One of the most fascinating things about migraine is the symptom known as aura. More specifically, visual disturbances that sometimes are a part of a migraine attack. Some people have had visual disturbances and no headache at all, though most tend to have the headache and not the visual aura.
About 15% of migraineurs have some kind of aura. They see zig zags, or have a partial lack of vision, or see flashing lights, for example. But why does this happen?
We do know that as a migraine attack progresses, there is a spreading change in the brain – an area where there is a suppression of activity, surrounded by an area with hyperactivity. It’s likely that, as this change spreads over the visual cortex, the instability of the neuron-firing causes the visual hallucinations. Because the effect is spreading, the hallucinations usually change, and eventually disappear. For the migrainuer they may be in one eye, they may be partial or quite detailed, and they can be different as the minutes pass.
But why the weird shapes?
In 1926, psychologist Heinrich Klüver studied the hallucinations that came from patients taking mescaline, a psychedelic alkaloid. He found that there were four patterns that people tended to see, called form constants. The four were tunnels, spirals, cobwebs and lattices (ie checker boards and triangles). These four geometric patterns tend to appear with certain drugs or conditions such as epilepsy and migraine.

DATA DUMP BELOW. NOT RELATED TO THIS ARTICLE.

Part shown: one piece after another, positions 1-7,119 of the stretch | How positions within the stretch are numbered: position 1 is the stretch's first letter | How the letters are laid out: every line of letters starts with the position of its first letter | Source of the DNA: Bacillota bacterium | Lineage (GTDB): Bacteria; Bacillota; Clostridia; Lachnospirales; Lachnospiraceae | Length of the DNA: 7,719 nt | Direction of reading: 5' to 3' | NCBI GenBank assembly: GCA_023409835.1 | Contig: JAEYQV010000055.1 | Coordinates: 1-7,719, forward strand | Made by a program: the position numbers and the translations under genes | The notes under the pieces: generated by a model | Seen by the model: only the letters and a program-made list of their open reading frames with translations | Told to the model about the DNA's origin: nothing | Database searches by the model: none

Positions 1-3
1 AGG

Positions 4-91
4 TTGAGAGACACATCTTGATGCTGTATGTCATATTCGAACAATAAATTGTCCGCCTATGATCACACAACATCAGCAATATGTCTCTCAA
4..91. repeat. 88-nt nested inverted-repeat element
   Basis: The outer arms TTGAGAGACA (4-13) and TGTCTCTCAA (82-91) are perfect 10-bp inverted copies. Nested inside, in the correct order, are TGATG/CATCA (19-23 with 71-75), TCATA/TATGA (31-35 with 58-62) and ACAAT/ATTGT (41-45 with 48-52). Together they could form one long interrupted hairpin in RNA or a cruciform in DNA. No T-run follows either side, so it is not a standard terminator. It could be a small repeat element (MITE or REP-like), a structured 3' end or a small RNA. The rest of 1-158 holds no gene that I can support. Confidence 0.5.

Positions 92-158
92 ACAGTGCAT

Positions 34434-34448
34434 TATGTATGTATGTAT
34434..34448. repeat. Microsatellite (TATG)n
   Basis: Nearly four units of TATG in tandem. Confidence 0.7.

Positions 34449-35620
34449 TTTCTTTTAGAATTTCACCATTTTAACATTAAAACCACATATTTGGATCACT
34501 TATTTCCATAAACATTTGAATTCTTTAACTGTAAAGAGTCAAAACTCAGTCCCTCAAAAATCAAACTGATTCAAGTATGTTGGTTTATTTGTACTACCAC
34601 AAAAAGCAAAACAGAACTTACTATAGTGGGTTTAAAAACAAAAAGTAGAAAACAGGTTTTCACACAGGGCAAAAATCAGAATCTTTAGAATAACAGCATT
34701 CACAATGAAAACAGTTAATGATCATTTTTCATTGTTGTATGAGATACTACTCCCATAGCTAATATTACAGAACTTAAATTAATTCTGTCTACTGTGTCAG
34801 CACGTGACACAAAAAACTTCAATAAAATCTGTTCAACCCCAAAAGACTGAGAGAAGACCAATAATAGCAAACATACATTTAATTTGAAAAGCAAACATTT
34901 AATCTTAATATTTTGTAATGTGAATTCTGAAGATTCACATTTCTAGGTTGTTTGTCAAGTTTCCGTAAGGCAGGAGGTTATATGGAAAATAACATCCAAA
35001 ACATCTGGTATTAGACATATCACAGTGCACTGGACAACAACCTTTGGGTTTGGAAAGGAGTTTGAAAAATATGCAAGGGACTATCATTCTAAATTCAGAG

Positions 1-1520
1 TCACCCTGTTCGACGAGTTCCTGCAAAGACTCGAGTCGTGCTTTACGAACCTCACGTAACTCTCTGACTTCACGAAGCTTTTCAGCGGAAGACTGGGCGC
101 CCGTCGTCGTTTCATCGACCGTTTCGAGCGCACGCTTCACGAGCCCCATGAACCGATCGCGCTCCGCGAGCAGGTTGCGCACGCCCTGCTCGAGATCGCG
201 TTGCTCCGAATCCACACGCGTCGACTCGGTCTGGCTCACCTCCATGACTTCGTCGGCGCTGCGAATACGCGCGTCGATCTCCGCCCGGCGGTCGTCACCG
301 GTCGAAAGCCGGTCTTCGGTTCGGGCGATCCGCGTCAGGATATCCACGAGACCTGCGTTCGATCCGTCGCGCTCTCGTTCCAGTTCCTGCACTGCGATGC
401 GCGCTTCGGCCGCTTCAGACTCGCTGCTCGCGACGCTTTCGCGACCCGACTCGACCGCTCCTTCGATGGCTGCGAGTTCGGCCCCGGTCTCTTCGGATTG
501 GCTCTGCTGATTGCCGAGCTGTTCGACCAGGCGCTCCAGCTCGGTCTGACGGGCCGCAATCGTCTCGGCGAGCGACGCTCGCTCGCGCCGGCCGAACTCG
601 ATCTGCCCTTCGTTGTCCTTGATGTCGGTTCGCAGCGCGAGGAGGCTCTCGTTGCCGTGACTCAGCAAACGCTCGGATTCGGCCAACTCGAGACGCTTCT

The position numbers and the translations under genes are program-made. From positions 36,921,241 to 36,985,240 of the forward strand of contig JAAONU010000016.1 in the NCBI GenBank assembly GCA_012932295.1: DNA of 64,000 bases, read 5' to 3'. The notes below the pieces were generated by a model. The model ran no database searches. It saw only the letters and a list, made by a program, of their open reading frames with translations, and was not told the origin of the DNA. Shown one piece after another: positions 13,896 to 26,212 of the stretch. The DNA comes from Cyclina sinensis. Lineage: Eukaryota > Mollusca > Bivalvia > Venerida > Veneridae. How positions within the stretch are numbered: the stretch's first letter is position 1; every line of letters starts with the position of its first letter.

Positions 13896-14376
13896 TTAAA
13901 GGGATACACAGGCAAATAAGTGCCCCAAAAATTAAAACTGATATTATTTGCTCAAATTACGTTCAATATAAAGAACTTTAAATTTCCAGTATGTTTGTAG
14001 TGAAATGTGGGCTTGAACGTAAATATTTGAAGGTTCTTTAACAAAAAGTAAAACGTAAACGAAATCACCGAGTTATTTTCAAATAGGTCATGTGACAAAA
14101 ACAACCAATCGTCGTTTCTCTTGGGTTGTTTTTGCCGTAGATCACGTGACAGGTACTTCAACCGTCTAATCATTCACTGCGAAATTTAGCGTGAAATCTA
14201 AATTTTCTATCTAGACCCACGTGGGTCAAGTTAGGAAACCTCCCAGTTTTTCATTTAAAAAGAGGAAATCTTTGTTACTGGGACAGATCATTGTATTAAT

So where do these patterns come from? Are you just imagining shapes? Is it something in your body that you’re seeing?
Professor of Mathematics at the University of Utah Paul Bressloff did extensive calculations which seemed to point back to the visual cortex. It looks like the things you see actually reflect how the visual cortex works – how it’s set up. When the neuron-firing gets destabilized for whatever reason, predictable patterns are seen by your brain. It’s like seeing part of a map of your visual cortex. A summary of Bressloff’s findings are here (if you want to go in-depth, read one of his papers, available here in pdf format).
Visual auras in migraine are usually not too serious, but they can become incapacitating for some people. Migraine medication can help to minimize the symptoms if need be.
Thanks to Mind Hacks for pointing to Bressloff’s research.